This year, a whole bunch of Mobile Virtual Network Operators (MVNOs) will launch their services. Among them are Merchantrade, Tune Talk, RedTone and Asia Telecoms. There may be more to come as MVNO seems to be the flavor of the year.
A few months ago, the CEO of a English newspaper group asked me for my views on a media company becoming an MVNO. I asked him "Why, are you considering it?" He replied the thought had crossed his mind, but he wasn't sure whether it's economically viable.
In reality, it's very hard to make an MVNO work because you're essentially leasing network capacity from the incumbents. As such, it's hard to compete on price, especially when the incumbent will always be able to beat your price since he's the one supplying you.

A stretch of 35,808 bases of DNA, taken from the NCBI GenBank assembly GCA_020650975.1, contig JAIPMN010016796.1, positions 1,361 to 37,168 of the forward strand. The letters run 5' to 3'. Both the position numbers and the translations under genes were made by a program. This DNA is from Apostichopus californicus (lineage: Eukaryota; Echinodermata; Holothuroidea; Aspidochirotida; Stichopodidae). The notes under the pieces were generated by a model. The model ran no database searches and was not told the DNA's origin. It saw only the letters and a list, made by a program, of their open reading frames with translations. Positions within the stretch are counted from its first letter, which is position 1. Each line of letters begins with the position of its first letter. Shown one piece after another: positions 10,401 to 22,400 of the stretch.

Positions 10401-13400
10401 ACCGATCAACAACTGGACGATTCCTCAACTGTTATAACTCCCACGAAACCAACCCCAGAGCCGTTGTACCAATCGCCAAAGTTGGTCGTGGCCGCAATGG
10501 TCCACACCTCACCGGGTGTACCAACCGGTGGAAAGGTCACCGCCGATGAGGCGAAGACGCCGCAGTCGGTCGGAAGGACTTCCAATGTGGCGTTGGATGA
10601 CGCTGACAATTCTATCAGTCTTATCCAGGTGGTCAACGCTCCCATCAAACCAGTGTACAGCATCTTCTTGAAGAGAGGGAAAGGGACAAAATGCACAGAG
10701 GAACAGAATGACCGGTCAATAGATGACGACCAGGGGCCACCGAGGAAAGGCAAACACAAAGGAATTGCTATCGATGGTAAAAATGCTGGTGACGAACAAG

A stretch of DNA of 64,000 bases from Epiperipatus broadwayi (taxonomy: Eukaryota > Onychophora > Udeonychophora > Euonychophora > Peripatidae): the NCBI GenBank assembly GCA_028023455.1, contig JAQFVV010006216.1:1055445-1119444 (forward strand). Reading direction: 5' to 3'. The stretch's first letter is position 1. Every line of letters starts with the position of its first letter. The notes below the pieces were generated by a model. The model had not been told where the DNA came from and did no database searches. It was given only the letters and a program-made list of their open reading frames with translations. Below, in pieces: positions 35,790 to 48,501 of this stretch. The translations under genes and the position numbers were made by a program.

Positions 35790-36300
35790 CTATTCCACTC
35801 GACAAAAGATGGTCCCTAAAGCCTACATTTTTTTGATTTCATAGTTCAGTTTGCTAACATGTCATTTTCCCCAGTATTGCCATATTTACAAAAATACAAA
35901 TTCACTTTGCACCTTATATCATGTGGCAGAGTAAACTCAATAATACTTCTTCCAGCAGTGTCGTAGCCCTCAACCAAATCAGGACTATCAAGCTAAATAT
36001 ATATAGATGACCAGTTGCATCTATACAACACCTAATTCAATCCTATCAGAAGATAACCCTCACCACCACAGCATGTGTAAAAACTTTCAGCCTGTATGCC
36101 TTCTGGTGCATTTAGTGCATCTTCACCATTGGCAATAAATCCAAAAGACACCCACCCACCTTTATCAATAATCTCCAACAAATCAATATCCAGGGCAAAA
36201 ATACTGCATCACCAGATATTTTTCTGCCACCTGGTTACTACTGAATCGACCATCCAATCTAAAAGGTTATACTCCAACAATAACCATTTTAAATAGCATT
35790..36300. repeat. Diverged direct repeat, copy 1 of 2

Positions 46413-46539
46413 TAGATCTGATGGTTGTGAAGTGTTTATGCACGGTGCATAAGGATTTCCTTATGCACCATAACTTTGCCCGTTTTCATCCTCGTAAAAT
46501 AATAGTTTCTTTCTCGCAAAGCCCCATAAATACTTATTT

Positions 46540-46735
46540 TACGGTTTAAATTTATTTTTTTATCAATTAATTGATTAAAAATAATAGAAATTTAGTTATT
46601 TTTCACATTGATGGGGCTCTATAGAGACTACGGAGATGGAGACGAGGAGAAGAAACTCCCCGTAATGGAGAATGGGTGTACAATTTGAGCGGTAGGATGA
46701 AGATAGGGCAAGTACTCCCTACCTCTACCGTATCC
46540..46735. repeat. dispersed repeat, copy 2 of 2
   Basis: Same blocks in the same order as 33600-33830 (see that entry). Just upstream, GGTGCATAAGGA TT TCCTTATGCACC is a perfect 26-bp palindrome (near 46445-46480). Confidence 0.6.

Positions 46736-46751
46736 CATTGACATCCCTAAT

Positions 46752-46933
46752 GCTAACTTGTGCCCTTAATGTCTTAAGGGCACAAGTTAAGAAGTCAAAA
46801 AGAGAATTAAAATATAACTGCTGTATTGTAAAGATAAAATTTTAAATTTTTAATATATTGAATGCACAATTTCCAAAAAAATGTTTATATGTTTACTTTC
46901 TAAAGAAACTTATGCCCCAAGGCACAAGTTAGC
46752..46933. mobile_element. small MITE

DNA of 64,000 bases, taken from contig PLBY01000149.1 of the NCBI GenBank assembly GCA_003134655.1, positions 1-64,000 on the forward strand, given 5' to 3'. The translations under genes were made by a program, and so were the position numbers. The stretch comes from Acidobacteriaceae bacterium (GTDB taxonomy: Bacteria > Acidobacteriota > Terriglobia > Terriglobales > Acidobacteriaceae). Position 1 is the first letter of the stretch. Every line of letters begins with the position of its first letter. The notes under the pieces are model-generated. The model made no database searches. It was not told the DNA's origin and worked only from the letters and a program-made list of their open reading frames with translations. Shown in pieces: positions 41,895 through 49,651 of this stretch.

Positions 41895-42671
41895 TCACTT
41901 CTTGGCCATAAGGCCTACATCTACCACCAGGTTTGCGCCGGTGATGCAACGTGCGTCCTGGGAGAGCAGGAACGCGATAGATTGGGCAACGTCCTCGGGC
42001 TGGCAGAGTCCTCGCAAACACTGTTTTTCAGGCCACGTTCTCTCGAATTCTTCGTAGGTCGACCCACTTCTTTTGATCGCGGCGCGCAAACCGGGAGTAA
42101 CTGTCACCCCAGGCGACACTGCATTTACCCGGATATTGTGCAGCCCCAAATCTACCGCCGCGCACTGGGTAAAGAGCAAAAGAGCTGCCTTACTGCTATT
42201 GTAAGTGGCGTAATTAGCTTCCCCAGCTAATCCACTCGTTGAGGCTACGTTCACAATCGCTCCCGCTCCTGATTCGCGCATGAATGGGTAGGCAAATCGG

Yet, it's hard to compete on value-added services (VAS) as people who sign up for MVNO are typically pre-paid users, and pre-paid users don't consume VAS as much as post-paid users.
Not surprisingly, few MVNOs around the world have managed to make their business model work.